While not excusing myself from the political demands of justice, those demands should not overwhelm the integrity of theory.  I don’t view the set of questions I ask about American political life, for example, as different in kind from those that I would ask about political life in classicalGreece.  I would want to know how political life was imagined, how it informed practices that included killing and being killed, how it intersected with beliefs and practices of family life and private faith, how these beliefs were passed on through generations, how practices of violence were linked to beliefs in law, how beginnings were memorialized, how reform was made compatible with tradition, and how a space for radical change (defeat or revolution) was imagined.  None of these questions is any less pressing simply because I also believe that classical political and legal practices were unjust.  I don’t need to make excuses for that injustice, even as I inquire into the way in which the political imaginary sustained a set of beliefs and practices that informed a meaningful life.

I cannot, however, end my defense of theory here.  This form of inquiry does push toward a kind of normative view.  I am, after all, arguing that justice is not the only relevant, normative dimension of a political community’s life, any more than it is the only dimension of an individual’s life.  Sovereignty is about identity and meaning, while law is about well-being and justice.  Neither can be reduced to or derived from the other.  Our political life, I have argued, is a constant management and negotiation of these different normative orders.  There is, then, in my work a recognition, if not exactly a defense, of the value of sovereignty – an idea rejected by many theorists today as anachronistic at best.

To understand the relationship of law and sovereignty, I have often turned to a familial analogy (again the role of analogy).   I love my children before I know whether they are or will be just.  I want them to be just because I love them; I don’t love them because they are just.  The relationship, however, is not unidirectional. There can come a point where my child is so unjust that I would have to say “enough” and end the relationship.  The same sort of normative claims are found in politics:  we want our state to be just because we care about it; we don’t care about it because it is just.  Again, there can be limits in both directions.  Care for the state is usually called “patriotism,” and that too is a kind of love.  Because these norms are not the same, our lives can be full of meaning even as we face tragedy.

I cannot tell anyone whether they should value love over justice, or sovereignty over law.  That is not the role of theory.  I can, however, insist that the world of meaning that theory reveals deserves our respect. Respect, in this sense, is precisely not grounded in justice.  The measure of justice is universal, while respect is an attitude toward the particular and contingent. I respect you not because you are a reasoning being like me, but because in your particularity you create and maintain a world.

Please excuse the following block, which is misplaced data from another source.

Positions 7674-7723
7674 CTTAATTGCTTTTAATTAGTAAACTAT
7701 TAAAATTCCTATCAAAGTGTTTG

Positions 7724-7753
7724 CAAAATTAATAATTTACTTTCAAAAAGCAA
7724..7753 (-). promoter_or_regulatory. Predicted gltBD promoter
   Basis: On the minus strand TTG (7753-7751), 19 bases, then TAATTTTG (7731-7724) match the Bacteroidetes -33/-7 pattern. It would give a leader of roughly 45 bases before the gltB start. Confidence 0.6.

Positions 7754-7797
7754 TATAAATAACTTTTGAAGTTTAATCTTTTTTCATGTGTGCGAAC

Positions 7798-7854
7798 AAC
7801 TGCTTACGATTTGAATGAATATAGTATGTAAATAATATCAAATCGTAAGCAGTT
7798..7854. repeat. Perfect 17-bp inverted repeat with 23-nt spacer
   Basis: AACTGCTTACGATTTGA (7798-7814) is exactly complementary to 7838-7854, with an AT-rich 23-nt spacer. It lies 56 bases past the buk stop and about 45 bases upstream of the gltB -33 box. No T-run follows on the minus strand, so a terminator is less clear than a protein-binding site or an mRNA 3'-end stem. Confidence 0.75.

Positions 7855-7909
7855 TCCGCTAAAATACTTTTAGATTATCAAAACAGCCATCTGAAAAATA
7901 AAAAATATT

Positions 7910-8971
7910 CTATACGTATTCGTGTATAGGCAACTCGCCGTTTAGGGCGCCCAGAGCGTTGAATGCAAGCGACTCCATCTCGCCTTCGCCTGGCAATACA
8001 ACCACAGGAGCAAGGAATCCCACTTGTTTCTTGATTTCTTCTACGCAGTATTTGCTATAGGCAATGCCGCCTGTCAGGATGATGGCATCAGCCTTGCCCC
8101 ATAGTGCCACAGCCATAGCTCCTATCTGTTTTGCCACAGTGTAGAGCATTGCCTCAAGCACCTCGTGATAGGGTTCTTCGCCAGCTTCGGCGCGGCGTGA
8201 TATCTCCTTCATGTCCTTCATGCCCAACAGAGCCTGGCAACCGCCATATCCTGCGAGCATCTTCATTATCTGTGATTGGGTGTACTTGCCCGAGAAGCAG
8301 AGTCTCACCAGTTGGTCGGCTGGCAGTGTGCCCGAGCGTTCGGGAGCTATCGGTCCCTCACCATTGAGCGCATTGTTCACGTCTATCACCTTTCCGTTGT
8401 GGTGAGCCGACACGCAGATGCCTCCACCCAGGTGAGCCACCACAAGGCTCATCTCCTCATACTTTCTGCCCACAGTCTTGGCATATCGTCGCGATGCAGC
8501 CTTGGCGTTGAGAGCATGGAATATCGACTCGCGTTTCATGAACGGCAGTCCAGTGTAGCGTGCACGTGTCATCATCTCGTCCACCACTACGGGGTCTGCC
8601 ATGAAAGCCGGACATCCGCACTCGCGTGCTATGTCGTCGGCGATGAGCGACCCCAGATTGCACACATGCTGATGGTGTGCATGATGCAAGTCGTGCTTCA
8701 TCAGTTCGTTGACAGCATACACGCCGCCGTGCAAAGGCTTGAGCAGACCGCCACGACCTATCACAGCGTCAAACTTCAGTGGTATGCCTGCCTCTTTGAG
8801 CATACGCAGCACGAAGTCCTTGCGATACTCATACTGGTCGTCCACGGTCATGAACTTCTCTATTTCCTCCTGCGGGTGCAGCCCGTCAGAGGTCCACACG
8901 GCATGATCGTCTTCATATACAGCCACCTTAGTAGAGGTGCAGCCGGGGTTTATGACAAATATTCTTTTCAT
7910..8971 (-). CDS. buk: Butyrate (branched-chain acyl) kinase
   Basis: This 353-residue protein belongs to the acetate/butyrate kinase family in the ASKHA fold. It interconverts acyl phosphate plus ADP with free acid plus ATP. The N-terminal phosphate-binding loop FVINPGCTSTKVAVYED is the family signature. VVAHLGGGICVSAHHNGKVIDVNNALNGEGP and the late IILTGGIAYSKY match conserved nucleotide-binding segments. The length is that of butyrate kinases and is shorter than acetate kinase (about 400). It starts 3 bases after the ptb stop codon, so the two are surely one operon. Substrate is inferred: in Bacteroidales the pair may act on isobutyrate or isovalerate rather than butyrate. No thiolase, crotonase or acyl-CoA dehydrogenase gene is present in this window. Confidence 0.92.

At this point, my claim that my work is not normative reaches its limits.  Reading my work, I hope the reader comes away convinced that justice is not the only or even the highest value at stake in politics or law.  A just polity, like a just family, is not necessarily one to which I am or can remain committed, for justice without love will not ground a meaningful life.  The point is not that politics must play this role in our life, but that it has.  Because political life has filled a space of meaning for generations of Americans, it deserves our respect.  This hardly means that we cannot measure it against justice or strive to make it more just.  It does, however, require that we recognize that justice is not without costs and that in our political practices incommensurable values are at stake.  How we resolve these conflicts is not a matter of theory, but of practice. To return to the language of Political Theology, we must decide through a free act.

Here, I suspect I have reached the point of deepest sympathy and disagreement with my interlocutors.  They too think that the rational elaboration of justice does not exhaust the meanings at stake in our political life.  They too explore the dimension of a faith that can sustain the possibility of sacrifice.   At this point, however, they turn to religion, while I claim that a political theology need make no such turn, for our political practices draw upon and maintain an entire world of meaning.  This, I hope, at least clarifies our deepest disagreement, which is not about the limits of reason or the secular character of modernity.  It is rather about the possible sites of the sacred within modern experience.   That disagreement is precisely one in which both sides deserve respect.